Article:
But diplomatic hurdles slow moves
Stars & Stripes
Monday, February 17, 2003
By Kent Harris and Jon Anderson
Two ground combat units from Germany — both from the 1st Infantry Division — have been put on notice to deploy to Turkey. But diplomatic hurdles must be cleared before they and other units on notice will reach their destinations.
Gear and heavy equipment for the 1st Squadron, 4th Cavalry Regiment and the 1st Battalion, 26th Infantry Regiment — both based in Schweinfurt — has started moving to ports in the Netherlands, with planned transhipment to Turkey, according to an Army official.
"They have received deployment orders to move equipment in support of CENTCOM operations," said Maj. Mark Ballesteros, 1st ID spokesman.
The orders affect "about 1,500 troops," he said.
Some 2,000 1st ID troops were ordered to Turkey two weeks ago, but only now are beginning to move because of tie-ups with the Turkish and Austrian governments. 1st ID is expected to provide the headquarters for the Army’s logistics effort in Turkey, paving the way for combat forces to roll into northern Iraq.
An additional 2,000 soldiers from the Germany-based 21st Theater Support Command have also been on standby, waiting for the diplomatic snags to be ironed out.
Last week, the Turkish parliament gave approval for support troops to enter the country, but further approvals are needed and a decision by the Austrian government has slowed down the buildup of American forces in the region.
Citing its long-standing policy of neutrality, Austria has rejected requests by American military officials to ship troops and equipment through — and over — the country.
That move effectively means the United States has to find alternate — and likely longer — routes to get soldiers and supplies based in Germany around the Alps and on the way to Turkey and other countries in the region.
Ute Axmann, a spokeswoman for the Austrian defense ministry, termed the decision to turn away the troops and equipment "nothing new."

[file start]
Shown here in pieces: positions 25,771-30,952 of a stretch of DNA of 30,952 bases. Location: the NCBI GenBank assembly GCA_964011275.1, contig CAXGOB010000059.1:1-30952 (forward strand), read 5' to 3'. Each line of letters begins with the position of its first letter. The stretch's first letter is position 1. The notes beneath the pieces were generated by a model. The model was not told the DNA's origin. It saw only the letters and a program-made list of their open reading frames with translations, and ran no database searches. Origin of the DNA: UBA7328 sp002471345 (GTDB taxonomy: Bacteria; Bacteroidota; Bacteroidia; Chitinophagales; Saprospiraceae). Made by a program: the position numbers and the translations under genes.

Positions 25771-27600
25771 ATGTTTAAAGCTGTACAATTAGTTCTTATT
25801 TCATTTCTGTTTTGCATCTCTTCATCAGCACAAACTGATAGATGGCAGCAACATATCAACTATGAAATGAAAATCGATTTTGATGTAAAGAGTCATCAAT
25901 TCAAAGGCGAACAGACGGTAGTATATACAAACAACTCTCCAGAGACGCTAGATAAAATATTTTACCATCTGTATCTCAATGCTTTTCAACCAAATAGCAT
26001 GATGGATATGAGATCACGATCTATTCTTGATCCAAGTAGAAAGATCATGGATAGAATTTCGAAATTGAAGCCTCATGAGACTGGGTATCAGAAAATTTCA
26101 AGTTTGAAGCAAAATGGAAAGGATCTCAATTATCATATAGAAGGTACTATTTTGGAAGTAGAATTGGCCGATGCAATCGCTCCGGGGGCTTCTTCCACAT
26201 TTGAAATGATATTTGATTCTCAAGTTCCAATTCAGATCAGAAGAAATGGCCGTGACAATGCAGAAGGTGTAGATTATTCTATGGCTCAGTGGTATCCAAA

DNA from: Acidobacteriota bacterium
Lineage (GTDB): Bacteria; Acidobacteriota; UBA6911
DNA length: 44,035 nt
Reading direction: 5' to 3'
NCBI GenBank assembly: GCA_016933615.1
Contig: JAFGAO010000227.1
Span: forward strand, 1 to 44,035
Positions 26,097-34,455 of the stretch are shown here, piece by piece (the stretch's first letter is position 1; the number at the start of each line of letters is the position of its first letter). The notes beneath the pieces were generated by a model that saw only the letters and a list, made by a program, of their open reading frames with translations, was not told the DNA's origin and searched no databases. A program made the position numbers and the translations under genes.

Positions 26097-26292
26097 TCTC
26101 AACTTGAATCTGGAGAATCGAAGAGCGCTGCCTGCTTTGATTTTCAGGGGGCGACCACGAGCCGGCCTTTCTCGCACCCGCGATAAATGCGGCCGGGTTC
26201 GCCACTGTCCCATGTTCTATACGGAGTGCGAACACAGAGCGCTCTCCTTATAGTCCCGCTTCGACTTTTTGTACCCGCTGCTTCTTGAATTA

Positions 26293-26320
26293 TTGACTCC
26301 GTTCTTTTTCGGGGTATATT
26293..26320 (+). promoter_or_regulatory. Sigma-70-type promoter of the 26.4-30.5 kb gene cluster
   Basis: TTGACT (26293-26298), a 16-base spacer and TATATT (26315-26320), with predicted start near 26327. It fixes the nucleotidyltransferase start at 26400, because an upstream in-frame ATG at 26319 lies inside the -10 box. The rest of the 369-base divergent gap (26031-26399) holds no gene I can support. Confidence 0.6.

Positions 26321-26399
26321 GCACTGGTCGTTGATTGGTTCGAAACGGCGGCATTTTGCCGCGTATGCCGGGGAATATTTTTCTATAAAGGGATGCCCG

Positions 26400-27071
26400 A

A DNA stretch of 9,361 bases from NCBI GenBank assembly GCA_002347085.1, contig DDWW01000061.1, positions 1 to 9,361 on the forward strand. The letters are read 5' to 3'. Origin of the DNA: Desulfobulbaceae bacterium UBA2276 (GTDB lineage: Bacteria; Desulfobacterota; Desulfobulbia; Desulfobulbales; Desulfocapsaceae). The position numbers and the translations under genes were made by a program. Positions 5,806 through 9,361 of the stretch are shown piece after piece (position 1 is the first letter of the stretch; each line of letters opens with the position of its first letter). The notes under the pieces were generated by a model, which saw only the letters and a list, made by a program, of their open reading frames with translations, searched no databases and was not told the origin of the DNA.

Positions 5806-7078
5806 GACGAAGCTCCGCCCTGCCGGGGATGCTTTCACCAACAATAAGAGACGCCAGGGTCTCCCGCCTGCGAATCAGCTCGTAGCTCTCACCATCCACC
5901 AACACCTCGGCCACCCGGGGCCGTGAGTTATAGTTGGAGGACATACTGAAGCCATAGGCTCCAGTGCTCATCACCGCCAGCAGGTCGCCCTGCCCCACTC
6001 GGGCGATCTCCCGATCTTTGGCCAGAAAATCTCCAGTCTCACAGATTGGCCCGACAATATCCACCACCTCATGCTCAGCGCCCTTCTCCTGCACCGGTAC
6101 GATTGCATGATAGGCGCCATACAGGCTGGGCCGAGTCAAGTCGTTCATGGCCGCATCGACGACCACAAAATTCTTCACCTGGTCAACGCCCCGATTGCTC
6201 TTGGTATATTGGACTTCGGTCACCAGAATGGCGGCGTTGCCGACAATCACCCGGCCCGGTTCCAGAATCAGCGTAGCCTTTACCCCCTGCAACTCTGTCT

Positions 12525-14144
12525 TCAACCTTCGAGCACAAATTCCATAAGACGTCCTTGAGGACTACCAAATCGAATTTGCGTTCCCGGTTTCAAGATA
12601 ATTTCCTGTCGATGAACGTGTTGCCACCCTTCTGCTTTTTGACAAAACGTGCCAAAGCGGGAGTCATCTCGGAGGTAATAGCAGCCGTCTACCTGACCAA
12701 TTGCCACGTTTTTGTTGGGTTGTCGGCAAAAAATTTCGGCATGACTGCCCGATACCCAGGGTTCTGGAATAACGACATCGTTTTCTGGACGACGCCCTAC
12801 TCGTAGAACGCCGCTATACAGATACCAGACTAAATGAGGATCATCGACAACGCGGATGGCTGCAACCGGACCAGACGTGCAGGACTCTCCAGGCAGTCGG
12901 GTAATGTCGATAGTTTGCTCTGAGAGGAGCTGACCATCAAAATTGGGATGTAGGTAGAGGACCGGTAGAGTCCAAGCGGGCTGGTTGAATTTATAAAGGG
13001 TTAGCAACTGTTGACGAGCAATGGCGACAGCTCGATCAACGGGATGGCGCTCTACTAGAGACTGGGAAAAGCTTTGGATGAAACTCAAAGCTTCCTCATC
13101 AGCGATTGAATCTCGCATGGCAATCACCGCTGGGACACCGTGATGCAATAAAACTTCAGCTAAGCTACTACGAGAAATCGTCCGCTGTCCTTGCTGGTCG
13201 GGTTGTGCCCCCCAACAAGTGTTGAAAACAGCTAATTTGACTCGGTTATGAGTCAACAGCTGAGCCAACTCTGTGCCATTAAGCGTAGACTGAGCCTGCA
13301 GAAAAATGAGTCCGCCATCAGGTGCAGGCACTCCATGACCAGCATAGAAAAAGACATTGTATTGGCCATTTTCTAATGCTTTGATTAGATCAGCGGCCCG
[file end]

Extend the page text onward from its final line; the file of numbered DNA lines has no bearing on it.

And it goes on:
She said it is a continuation of a policy the Austrians — who are not members of the North Atlantic Treaty Organization — have followed for decades. Austria has made exceptions to that rule when forces are under U.N. mandates, she said.
So Axmann said if a decision to use force is made in the United Nations, the country might reverse its stance.
She said the decision does not affect American military flights and convoys still supporting the missions in Kosovo and Bosnia.
EUCOM officials did not address this issue on Friday, but during testimony Thursday before Congress, Defense Secretary Donald H. Rumsfeld spoke about the roadblocks the United States is facing.
"… [R]ight now, for example, we’re trying to move some forces from Germany down to Italy, and Austria’s causing a difficulty with respect to moving the forces through Austria by rail, which means we may have to go up to Rotterdam [the Netherlands] or possibly by train through two or three or four countries instead of directly," he said.
With anti-war feelings — especially strong in NATO allies Germany, France and Belgium — his statement on Austria was picked up around the continent.
"U.S. criticism also on Austria!" read a front-page headline in the Kronen Zeitung newspaper, according to The Associated Press.
But Axmann said the government’s reaction was a lot more subdued.
"We did not see it as an offense," she said. "We take a more global view."
Since 1995, the country estimates it has accommodated about 7,200 convoys of trucks — about half American — and almost 2,000 trainloads of equipment — about 80 percent American — in support of missions in Bosnia and Kosovo.